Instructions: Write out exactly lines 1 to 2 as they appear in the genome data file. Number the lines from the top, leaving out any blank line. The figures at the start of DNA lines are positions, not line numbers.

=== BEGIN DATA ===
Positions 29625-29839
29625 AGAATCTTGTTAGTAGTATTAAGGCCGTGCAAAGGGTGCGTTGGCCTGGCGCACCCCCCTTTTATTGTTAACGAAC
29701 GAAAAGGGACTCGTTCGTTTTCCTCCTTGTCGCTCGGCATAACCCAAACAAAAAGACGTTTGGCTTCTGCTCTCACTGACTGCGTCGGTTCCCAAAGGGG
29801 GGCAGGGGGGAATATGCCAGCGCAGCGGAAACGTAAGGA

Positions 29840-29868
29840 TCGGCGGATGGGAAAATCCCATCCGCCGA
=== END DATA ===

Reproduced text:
Positions 29625-29839
29625 AGAATCTTGTTAGTAGTATTAAGGCCGTGCAAAGGGTGCGTTGGCCTGGCGCACCCCCCTTTTATTGTTAACGAAC